It is a research-proven fact that the transition from individual contributor to a supervisor is a pain point for both employees and organizations. The skills required for the two roles are often vastly different. One of the hardest things for new supervisors to navigate is the different relationships they must have with their former peers. Here are some strategies that can help in navigating this transition effectively:
Communicate through the adjustment: Be upfront with your former peers about the change in your role and the expectations that come with it. Let them know that while your responsibilities have elevated into oversight, you still value their input and will strive to maintain open communication. They must also understand that some information to which you’re privy is sensitive and confidential–and that you would appreciate their understanding that you cannot share everything.
Manage the messages professionally: Just because you’re in a new role doesn’t mean your beliefs fundamentally change. You can still disagree with some of the policies that have and will come down from leadership. While you cannot gripe, complain and point fingers (like maybe you once did!), you can mix professionalism and vulnerability. For instance, you can disclose that you find a new policy challenging or difficult to execute while simultaneously communicating the fact that everybody must follow it.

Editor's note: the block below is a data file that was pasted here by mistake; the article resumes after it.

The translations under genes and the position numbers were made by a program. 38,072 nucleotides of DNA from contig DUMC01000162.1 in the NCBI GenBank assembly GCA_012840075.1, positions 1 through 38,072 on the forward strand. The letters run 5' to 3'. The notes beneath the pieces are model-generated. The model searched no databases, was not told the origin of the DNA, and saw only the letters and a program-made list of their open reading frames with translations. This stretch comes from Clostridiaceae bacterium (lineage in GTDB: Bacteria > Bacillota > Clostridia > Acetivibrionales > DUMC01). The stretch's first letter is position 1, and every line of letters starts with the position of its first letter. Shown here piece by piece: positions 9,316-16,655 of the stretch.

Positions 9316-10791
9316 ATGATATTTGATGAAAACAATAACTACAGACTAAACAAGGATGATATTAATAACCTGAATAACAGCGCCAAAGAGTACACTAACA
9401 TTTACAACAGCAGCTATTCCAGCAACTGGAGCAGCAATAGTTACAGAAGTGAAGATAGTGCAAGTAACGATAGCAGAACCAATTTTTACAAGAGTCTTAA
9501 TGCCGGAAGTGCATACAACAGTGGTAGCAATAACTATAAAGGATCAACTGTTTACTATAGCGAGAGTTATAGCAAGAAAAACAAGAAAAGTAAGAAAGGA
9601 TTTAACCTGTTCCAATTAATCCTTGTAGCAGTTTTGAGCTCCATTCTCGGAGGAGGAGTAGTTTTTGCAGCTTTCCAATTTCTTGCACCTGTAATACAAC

Offer support and resources: As a supervisor, you have the opportunity—and responsibility–to support your former peers by providing guidance, resources, and professional development opportunities for them. Help them navigate the organizational hierarchy and make them aware of things that may affect their success.
Lead by example: For better or worse, people remember everything the person in charge says, if only because their subconscious minds are vigilantly looking for potential inconsistencies, obstacles and changes that could make their lives more difficult. That’s why it’s important to model the behaviors you expect from your direct reports. When you don’t, they have no impetus to meet them.
Whether you are a new manager or have years of experience as a supervisor, managing relationships is always an excellent skill to both acquire and hone. You can learn more about this topic and other cannabis leadership skills by attending one of our Fundamentals of Supervision training sessions. Just click here to see when our next live session is scheduled.
Guest Blog by John Mancuso